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  41. Whither Romantic Love.David Mertz - 2011 - In Adrianne Leigh McEvoy (ed.), Sex, Love, and Friendship: Studies of the Society for the Philosophy of Sex and Love: 1993-2003. Rodopi.
  42. Dimensions of Love, East and West.James A. Mohler - 1975 - Doubleday.
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  43. The Meaning of Love.Ashley Montagu - 1974 - Westport, Conn., Greenwood Press.
  44. Philosophy of Love.Alexander Moseley - 2001 - Internet Encyclopedia of Philosophy.
  45. Love as a Disposition.Hichem Naar - forthcoming - In Christopher Grau & Aaron Smuts (eds.), Oxford Handbook of Philosophy of Love. Oxford University Press.
    This chapter proposes that the question “What is love?” be given an ontological treatment. Rather than asking whether love can be identified with a familiar mental phenomenon (desire, emotion, etc.), it suggests that we should first ask what kind of phenomenon love is, where a kind should here be understood as the most general category to which a given phenomenon belongs, an inquiry that is largely missing from contemporary discussions about love. After motivating this project, the chapter discusses and rejects (...)
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  46. Subject‐Relative Reasons for Love.Hichem Naar - 2017 - Ratio 30 (2):197-214.
    Can love be an appropriate response to a person? In this paper, I argue that it can. First, I discuss the reasons why we might think this question should be answered in the negative. This will help us clarify the question itself. Then I argue that, even though extant accounts of reasons for love are inadequate, there remains the suspicion that there must be something about people which make our love for them appropriate. Being lovable, I contend, is what makes (...)
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  47. A Vindication of Love: Reclaiming Romance for the 21st Century.Cristina Nehring - 2009 - Harper.
    Introduction: Women in love -- Cupid doffs his blindfold : love as wisdom -- The power of power differentials : love as inequality -- The blade between us : love as transgression -- We must be two before we can be one : love as absence -- On my blood I'll carry you away : love as heroism -- Anonymous except for injury : love as failure -- Carving in the flesh : love as art -- Epilogue: Waging love : (...)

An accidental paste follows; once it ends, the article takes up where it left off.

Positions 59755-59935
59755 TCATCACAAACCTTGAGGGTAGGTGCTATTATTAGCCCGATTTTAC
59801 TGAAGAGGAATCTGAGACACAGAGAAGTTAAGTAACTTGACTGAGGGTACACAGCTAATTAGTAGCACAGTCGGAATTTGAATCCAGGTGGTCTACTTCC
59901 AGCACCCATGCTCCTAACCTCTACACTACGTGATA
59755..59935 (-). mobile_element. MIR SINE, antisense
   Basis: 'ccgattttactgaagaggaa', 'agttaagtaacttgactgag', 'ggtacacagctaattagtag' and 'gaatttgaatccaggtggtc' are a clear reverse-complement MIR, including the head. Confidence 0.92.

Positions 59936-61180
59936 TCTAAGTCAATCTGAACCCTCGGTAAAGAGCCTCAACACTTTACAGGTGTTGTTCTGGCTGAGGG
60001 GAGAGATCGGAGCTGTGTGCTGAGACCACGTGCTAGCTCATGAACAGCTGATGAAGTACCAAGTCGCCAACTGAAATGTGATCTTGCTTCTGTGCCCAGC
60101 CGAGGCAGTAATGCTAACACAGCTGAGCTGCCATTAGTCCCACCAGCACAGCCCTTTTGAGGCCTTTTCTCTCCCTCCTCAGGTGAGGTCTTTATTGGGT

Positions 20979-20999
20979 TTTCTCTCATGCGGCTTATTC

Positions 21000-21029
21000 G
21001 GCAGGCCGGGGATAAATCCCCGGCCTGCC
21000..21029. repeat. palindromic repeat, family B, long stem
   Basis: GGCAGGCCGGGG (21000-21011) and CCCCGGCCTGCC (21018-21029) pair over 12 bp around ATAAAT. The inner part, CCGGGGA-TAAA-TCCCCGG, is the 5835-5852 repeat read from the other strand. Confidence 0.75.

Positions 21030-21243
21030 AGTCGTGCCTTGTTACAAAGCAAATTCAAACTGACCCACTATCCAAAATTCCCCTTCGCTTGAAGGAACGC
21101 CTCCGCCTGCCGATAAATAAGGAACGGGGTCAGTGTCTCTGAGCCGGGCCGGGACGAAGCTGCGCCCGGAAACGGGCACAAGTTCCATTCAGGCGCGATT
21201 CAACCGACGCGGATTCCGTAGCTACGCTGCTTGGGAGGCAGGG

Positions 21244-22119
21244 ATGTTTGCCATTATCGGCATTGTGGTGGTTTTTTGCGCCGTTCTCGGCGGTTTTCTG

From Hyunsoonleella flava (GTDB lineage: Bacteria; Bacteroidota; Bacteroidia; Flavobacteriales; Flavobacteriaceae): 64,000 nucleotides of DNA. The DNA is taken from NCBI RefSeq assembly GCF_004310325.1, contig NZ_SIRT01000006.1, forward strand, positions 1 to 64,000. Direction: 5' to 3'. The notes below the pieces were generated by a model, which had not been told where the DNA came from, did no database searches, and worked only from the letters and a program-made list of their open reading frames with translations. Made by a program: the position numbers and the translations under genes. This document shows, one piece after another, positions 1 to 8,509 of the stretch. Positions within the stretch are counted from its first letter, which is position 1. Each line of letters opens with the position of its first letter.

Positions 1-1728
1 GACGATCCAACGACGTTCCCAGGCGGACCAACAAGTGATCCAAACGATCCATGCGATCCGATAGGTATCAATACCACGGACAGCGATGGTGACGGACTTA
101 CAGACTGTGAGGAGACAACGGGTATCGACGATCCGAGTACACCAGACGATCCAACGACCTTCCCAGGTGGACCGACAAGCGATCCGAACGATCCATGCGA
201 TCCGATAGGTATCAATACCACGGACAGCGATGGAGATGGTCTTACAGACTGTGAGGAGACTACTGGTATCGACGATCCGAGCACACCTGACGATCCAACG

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  48. The Law of Life.Melford Okilo - 1991 - University of Science and Philosophy.
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  49. Love's Bitter Fruits: Martha C. Nussbaum The Therapy of Desire: Theory and Practice in Hellenistic Ethics. [REVIEW]Catherine Osborne - 1996 - Philosophical Investigations 19 (4):318-328.
    I explore the connections between love, resentment and anger, and challenge Nussbaum's assumption that love is self-seeking, leads to resentment when the benefits are withdrawn, and that anger is invariably a vicious response. I sketch an alternative view of genuine love, and of the importance of the anger that springs from seeing a loved one unjustly treated.
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  50. Eros Unveiled: Plato and the God of Love.Catherine Osborne - 1994 - Oxford University Press.
    This unique book challenges the traditional distinction between eros, the love found in Greek thought, and agape, the love characteristic of Christianity. Focusing on a number of classic texts, including Plato's Symposium and Lysis, Aristotle's Ethics and Metaphysics,, and famous passages in Gregory of Nyssa, Origen, Dionysius the Areopagite, Plotinus, Augustine, and Thomas Aquinas, the author shows that Plato's account of eros is not founded on self-interest. In this way, she restores the place of erotic love as a Christian motif, (...)